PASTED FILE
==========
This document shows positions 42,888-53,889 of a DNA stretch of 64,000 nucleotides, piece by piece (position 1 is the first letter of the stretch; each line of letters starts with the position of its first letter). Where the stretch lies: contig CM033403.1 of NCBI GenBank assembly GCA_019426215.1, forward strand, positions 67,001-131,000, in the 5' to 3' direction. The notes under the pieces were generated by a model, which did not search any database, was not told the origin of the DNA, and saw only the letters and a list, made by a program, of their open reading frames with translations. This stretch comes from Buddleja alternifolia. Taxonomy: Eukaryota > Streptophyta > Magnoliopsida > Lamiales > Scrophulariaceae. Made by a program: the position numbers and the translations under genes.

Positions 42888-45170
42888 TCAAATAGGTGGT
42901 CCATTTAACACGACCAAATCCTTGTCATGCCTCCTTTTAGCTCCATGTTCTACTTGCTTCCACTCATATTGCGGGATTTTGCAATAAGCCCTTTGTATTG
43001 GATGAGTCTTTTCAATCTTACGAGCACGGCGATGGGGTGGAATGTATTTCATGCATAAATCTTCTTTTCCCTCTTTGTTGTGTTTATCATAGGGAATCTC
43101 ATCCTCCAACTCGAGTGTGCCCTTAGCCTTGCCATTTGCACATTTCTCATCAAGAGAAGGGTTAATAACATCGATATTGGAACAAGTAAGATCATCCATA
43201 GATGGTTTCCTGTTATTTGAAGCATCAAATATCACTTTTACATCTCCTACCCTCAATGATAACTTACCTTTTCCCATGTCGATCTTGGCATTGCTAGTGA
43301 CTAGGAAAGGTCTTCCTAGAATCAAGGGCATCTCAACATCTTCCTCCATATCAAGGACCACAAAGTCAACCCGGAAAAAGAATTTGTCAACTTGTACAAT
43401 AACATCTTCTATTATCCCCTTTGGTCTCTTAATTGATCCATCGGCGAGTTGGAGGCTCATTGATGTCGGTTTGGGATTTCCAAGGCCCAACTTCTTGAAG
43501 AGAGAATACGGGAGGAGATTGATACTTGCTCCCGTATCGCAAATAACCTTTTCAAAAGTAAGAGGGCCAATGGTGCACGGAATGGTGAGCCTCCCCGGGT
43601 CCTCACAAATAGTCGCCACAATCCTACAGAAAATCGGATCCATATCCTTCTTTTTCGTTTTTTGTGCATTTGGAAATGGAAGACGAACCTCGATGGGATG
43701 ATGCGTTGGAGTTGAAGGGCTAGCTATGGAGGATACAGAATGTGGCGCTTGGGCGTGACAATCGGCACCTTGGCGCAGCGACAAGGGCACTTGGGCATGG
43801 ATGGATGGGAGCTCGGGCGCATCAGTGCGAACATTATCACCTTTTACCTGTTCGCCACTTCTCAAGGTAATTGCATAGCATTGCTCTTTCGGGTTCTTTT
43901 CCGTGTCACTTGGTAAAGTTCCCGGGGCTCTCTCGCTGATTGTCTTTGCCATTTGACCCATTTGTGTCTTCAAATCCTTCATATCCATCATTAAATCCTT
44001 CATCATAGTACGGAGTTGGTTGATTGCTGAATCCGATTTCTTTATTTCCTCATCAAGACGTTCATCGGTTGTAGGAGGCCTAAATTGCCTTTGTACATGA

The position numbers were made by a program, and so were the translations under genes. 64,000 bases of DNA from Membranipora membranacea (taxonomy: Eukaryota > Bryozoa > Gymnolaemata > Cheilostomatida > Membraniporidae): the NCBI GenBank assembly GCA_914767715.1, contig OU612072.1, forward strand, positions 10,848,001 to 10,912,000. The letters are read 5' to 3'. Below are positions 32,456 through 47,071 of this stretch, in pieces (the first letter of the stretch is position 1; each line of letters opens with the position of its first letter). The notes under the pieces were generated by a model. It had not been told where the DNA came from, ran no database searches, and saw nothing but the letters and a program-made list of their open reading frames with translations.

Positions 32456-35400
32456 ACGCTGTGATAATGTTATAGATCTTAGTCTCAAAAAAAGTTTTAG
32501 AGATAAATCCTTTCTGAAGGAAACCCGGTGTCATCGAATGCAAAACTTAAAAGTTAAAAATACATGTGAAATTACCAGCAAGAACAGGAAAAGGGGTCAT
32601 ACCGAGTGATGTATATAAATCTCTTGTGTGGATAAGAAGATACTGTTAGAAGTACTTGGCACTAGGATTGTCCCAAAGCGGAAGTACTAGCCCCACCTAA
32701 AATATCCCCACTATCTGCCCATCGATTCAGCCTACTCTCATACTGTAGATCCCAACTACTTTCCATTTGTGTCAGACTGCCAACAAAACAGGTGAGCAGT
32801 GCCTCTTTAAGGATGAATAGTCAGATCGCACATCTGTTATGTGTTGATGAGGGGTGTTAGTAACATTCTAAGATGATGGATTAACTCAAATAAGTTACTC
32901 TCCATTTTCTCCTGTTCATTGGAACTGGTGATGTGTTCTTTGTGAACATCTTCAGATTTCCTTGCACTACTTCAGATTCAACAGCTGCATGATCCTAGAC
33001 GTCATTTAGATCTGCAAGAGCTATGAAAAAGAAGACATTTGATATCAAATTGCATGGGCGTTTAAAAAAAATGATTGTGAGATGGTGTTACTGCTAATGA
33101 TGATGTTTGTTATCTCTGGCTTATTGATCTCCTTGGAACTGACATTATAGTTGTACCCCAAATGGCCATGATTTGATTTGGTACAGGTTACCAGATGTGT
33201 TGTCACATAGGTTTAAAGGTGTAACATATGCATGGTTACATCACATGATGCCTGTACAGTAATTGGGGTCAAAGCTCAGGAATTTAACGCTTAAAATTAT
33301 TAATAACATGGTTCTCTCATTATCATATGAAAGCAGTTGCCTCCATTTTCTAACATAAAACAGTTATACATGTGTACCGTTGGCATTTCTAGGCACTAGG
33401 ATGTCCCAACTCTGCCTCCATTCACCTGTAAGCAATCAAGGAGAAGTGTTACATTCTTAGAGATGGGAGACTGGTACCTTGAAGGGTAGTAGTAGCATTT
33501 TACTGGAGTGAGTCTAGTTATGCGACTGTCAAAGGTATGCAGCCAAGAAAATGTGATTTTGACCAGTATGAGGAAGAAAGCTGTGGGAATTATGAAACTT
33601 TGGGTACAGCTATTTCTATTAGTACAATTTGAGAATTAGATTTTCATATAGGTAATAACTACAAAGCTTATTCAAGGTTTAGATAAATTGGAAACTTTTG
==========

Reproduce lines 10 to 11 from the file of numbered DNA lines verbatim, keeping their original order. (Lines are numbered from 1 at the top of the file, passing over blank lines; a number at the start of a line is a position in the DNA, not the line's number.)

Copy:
43501 AGAGAATACGGGAGGAGATTGATACTTGCTCCCGTATCGCAAATAACCTTTTCAAAAGTAAGAGGGCCAATGGTGCACGGAATGGTGAGCCTCCCCGGGT
43601 CCTCACAAATAGTCGCCACAATCCTACAGAAAATCGGATCCATATCCTTCTTTTTCGTTTTTTGTGCATTTGGAAATGGAAGACGAACCTCGATGGGATG